a lesson in evidence preparation and undue delay a lesson in evidence preparation and undue delay a lesson in evidence preparation and undue delay

On 28 September 2010, the New York Times Company (NYTC), publisher of The New York Times since 1851, filed a UDRP complaint with the National Arbitration Forum against Name Administration Inc (BVI) (NAI), seeking transfer of the domain name “”, which was registered in 2004.

The complaint

The basis of the NYTC’s complaint was common law use of the term “DealBook” in relation to a financial website and news service offered via “ ” since 2001, and its subsequent US trade mark registrations for “DealBook” in 2008 and 2010. NYTC alleged that NAI registered the domain name to display advertisements for competitors’ products and also that NAI’ s broker offered to sell the domain name to NYTC for approximately $50,000. Additionally, NYTC argued that NAI was the registered owner of approximately 300,000 domain names and had demonstrated a pattern of registering domain names to profit from pay-per-click advertising and brokerage of domain names.

NAI is described in the decision as “an online media network that owns and operates hundreds of thousands of generic domain names for paid search and development purposes”.1 In relation to the “” domain name complaint, NAI asserted that the domain name was registered as a generic term in relation to gambling, without knowledge of NYTC’s use of “DealBook”, and that the domain name had been used for advertising in connection with gambling and travel deals between 2004 and 2010. NAI stated that it was not aware of the purchase offer made to NYTC, and insisted that any attempts to sell the domain name were made by unknown, unauthorised parties. The response by NAI also stressed that NYTC took no action in relation to the domain name for six years in which NAI was using the domain name. NYTC did not appear to dispute this.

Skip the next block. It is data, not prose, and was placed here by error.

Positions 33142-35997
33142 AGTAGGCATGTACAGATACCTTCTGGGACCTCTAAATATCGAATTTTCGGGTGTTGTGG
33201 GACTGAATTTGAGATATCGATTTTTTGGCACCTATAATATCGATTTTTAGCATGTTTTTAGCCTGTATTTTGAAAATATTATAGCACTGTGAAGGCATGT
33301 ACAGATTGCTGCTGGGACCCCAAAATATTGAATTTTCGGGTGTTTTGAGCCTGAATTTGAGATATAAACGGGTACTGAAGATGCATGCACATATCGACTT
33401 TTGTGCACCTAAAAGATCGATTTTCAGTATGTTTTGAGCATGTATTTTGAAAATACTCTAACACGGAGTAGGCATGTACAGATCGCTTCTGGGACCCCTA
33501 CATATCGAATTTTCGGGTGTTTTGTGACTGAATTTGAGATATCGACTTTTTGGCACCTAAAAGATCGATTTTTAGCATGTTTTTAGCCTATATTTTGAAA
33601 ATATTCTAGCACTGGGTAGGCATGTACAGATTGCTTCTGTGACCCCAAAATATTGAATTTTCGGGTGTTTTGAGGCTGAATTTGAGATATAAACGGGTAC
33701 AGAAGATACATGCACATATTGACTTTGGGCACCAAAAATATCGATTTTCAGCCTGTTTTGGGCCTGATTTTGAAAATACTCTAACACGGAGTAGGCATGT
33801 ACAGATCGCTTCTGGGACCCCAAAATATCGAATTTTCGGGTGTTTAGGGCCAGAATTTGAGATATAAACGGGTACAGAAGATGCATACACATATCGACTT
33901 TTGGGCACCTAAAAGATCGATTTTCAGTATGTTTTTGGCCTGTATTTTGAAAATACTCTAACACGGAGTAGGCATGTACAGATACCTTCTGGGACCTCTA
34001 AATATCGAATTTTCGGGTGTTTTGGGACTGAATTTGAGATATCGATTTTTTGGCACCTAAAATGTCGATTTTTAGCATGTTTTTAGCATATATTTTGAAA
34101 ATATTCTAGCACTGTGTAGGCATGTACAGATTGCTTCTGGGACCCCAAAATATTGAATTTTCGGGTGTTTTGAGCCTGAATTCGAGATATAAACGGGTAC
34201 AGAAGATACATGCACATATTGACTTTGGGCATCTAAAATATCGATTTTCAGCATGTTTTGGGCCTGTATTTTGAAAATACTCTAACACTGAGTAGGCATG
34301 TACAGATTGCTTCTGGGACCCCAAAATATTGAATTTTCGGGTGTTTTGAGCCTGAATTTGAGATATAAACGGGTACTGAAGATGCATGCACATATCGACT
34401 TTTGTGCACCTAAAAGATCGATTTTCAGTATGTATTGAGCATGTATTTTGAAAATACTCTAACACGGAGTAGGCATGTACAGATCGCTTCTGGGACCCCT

The panel’s decision

The complaint was considered by the Honourable Ralph Yachnin (Ret), James A Carmody and Professor Darryl C Wilson, and a decision was issued on 17 November 2010.

To succeed in its complaint, NYTC was required to prove:

  1. “” was identical or confusingly similar to a trade mark in which NYTC had rights;
  2. NAI had no rights or legitimate interests in respect of the “ ” domain name; and
  3. NAI registered, and was using, the “” domain name in bad faith.

NYTC failed to establish the first element — that is, that the domain name was identified to or confusingly similar to a trade mark in which NYTC had rights. While the panel acknowledged that registration is not necessary to establish trade mark rights in a name, the panel found that NYTC had not demonstrated common law rights in the term “DealBook” prior to the filing of its earliest US trade mark application on 25 April 2006. The panel noted that length of use alone will not be sufficient to establish common law rights in a trade mark, and NYTC had failed to provide evidence to show that the general public — including NAI — should have known of NYTC’s alleged rights in “DealBook” from 2001-4. Accordingly, the panel found that NAI’s registration and use of “ ” in 2004 pre-dated NYTC’s rights in the “DealBook” mark. As the first element was not established, the panel did not consider the second and third elements. However, the panel did make an independent statement regarding the relevance of laches to UDRP proceedings.